A letter from the Artistic Directors, Kirk Whipple & Marilyn Morales
To our dear friends and musicians, we hope you will enjoy the following slice from life on the road.....
We were invited to perform on the annual Coast Rican national telethon (the key word here is invited) during the weekend of December 6. Every year the "Activo 20/30" club of Costa Rica puts on a show at the San Jose Gymnasium with famous (and nearly famous) artists. The goal is to raise funds towards the children's hospital they are building. They plan to finish the project within the next three or four years. We were assured by our contact that we would be playing "any material we wanted" on two pianos during our time slot. We were rehearsed and ready to go when the fun began.
We were scheduled to leave Thursday, December 5 from San Francisco. It is a good thing that Marilyn called the airline to confirm our flight the day before. We found out that LACSA airlines had only one flight per week from San Francisco, and it was leaving at 11:00 that evening! This slightly altered our plans to casually pack, rehearse and get a good nightís sleep.
Incidentally, our producer informed us the evening before this particular scramble that we needed a DAT (Digital Audio Tape) formatted recording of the pieces we intended to play. It was possible that we would have to pretend to perform on camera one or more of our pieces written for two pianos on the one piano that the telethon scheduled to deliver! We had the DAT delivered from a studio in the bay area by our good friend Ken Blacklock and packed the following day while we were coming out of shock.
Our great pal and teaching colleague, Virginia Cayton joined us for the dash to the airport. Fortunately, we arrived in time to receive the last two knee-crunching seats: #1A and #1B, respectively. This was UNfortunate for the woman who arrived five minutes later with a $900.00 confirmed ticket. Apparently it is routine for airlines servicing South American countries to overbook flights. Our newfound wisdom: Get there at least two and one half hours early. We were early by more than an hour and almost had the chance to discover a new pub in the Golden Gate city.
After pit stops in Guatemala and El Salvador we were able to unfold our legs on the Costa Rican tarmac - 12 hours after we boarded the plane. Marilyn almost ruined her foot when the friendly hostess from the telethon directed her to trip over a concealed step. We found out the following week in Miami that she had actually fractured two toes. The X-ray explained the mysterious black and blue color and expanded size of her otherwise delicately hued and proportioned right foot. This prevented Marilyn from her planned expedition of the rain forest and volcano that weekend. (Sigh!) On to the telethon!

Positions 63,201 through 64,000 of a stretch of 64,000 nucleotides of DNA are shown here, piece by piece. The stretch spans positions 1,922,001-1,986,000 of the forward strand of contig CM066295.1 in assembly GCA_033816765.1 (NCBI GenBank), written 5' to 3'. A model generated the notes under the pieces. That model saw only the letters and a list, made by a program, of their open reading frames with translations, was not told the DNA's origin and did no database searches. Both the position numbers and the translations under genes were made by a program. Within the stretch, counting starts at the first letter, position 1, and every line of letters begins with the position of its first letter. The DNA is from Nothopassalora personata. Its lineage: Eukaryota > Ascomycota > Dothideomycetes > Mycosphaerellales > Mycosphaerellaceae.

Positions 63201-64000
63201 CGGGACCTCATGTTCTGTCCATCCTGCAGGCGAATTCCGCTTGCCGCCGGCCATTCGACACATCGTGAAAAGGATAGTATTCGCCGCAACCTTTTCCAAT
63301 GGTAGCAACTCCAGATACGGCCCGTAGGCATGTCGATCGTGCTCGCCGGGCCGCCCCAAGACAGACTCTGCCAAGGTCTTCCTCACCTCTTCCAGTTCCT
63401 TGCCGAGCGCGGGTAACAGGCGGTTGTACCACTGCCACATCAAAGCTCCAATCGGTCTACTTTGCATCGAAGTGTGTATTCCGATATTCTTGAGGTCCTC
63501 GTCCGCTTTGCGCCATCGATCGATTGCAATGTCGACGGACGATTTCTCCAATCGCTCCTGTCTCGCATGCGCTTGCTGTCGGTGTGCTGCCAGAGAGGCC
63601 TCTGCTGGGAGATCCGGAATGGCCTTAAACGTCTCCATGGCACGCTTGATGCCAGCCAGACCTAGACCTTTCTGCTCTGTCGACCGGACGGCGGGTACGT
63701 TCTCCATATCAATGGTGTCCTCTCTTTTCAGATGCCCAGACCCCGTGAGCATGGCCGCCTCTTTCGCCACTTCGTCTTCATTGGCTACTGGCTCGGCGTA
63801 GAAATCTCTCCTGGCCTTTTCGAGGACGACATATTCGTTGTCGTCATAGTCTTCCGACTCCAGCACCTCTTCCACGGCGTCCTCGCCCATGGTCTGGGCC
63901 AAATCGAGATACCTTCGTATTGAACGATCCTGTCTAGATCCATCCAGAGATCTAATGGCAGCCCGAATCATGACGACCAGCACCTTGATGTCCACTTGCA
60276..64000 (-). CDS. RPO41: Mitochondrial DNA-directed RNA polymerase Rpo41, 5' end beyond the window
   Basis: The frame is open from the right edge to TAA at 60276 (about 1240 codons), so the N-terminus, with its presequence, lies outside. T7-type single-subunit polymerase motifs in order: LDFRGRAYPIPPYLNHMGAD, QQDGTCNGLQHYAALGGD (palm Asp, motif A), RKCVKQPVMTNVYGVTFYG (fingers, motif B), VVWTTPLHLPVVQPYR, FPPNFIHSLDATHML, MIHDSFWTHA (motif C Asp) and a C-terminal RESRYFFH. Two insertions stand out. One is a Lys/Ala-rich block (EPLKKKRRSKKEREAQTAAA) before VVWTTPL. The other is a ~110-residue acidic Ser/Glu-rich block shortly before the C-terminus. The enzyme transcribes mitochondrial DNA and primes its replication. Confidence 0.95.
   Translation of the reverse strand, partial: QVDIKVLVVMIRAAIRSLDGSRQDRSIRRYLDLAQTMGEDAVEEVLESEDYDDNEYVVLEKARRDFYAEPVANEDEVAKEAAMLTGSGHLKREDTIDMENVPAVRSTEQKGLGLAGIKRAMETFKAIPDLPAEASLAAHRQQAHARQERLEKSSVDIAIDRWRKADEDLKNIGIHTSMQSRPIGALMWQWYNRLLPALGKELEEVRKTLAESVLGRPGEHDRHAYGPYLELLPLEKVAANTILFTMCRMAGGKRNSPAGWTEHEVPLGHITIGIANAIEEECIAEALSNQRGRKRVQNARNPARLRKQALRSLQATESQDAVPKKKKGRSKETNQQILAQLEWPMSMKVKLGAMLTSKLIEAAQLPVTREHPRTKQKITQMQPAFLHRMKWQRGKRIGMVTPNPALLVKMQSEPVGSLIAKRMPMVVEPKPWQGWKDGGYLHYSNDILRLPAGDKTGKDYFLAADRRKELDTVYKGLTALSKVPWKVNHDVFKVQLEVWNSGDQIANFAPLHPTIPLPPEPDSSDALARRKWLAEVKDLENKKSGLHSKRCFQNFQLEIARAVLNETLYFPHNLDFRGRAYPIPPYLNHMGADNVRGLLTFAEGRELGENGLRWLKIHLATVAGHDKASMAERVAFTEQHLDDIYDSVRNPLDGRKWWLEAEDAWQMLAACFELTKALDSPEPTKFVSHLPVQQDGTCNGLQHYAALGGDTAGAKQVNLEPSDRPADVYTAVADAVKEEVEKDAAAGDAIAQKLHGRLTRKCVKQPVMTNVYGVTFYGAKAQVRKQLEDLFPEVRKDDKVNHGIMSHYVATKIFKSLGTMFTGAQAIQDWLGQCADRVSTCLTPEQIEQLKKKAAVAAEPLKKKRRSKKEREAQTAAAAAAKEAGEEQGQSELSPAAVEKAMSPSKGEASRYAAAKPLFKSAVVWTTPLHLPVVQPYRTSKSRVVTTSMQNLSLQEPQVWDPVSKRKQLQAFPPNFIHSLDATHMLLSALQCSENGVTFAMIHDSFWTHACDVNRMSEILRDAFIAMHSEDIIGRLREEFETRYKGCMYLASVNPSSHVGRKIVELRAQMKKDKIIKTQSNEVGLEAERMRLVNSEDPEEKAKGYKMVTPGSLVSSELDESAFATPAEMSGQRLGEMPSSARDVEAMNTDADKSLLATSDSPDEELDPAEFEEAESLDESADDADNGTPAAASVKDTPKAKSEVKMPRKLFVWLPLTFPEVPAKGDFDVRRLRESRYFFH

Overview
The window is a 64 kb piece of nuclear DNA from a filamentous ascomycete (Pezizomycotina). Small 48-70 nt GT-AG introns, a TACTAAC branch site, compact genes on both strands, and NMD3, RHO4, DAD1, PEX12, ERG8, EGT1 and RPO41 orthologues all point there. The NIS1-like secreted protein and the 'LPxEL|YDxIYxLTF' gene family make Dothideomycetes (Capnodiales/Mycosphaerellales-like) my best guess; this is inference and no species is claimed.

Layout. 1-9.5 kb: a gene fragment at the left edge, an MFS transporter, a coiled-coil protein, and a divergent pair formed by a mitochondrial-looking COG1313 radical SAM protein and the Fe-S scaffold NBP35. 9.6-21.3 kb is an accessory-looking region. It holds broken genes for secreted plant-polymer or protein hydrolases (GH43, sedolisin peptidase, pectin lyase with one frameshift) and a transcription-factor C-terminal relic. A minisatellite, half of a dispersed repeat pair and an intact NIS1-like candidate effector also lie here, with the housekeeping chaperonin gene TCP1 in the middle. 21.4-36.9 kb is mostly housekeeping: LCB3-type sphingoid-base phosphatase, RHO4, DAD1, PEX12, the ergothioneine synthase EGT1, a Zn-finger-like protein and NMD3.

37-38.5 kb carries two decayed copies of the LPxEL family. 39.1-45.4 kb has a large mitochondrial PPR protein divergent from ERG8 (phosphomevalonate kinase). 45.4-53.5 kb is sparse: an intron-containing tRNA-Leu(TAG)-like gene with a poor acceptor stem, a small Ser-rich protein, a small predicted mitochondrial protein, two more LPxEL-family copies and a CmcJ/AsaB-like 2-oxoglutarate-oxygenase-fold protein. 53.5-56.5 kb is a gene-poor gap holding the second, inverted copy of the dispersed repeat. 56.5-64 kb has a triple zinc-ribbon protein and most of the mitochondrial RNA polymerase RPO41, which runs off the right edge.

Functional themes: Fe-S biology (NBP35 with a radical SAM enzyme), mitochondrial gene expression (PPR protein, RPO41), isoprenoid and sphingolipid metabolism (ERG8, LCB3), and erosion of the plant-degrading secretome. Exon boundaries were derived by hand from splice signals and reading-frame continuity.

Our room was lovely. The people were fabulous! Everyone had a cell phone. Nobody knew exactly what was going to happen next. This included our rehearsal time, space and piano(s?)! Looking back, this was a very valuable period of time for us. Since we had no place to go (and only three feet with which to get there) we took advantage of the excellent guest services at the "Hotel Residencias de Golf." Kirk also took advantage of the time and sketched out what has become the duo's latest salsa for two pianos.
We discovered during our third day at the hotel that the telethon organizers were definitely picking up the food and drink tab. This was a relief since we spent about $75.00 (roughly equivalent to a googol of "Colones") to replace the underwear we left in the drier back home. One advantage to the artists not knowing where to go or when to get there was the stories told by new friends. We all had the same story: an interesting life and a good reason to be in Costa Rica.
We were scheduled to appear on the second night of the telethon. Earlier that afternoon we had a "choreography" rehearsal at a nearby hotel. (No, this was not so we could high-kick in the finale.) We were afforded the chance to practice our body moves on an 88-key piece of furniture. The impertinent Muzak which was accompanying us over the hotel sound system provided the final touch of "Twilight Zone" to this episode. After forty-five minutes of this brand of torture we were ready for anything.
We arrived at the gymnasium three hours before our scheduled appearance. We had forgotten how to deeply inhale cigarette smoke, but a few of the singers in the artists lounge obliged us with repeated demonstrations. Amazing. We had excellent assistance in hair and make-up. We looked like a gazillion Colones. The combination of entertainers, screaming fans, sweaty vendors, stressed out producers and a good cause was truly exciting!
Our performance time of 10:00 p.m. was scheduled during the prime time of the telethon: one to two hours before the end. Over three million people were watching. The tension was building. Expectations were high. Everyone wanted to see the Gringo and the Cubanita perform.
Thirty minutes before our performance the telethon staff tried to move the (one) grand piano onto the stage. They failed. Or rather, someone neglected to get the measurements and weight of the piano. These facts would have shown the telethon organizers that the piano was too big and too heavy for the walkways leading up to the stage.
Fifteen minutes before our performance we were told that our appearance would be of a more verbal nature. Great! We learned how to talk a long time ago. We've only been musicians for the last quarter of a century. We walked on stage and did our bit for the telethon. They gave us a plaque and a very pretty watercolor by a native artist.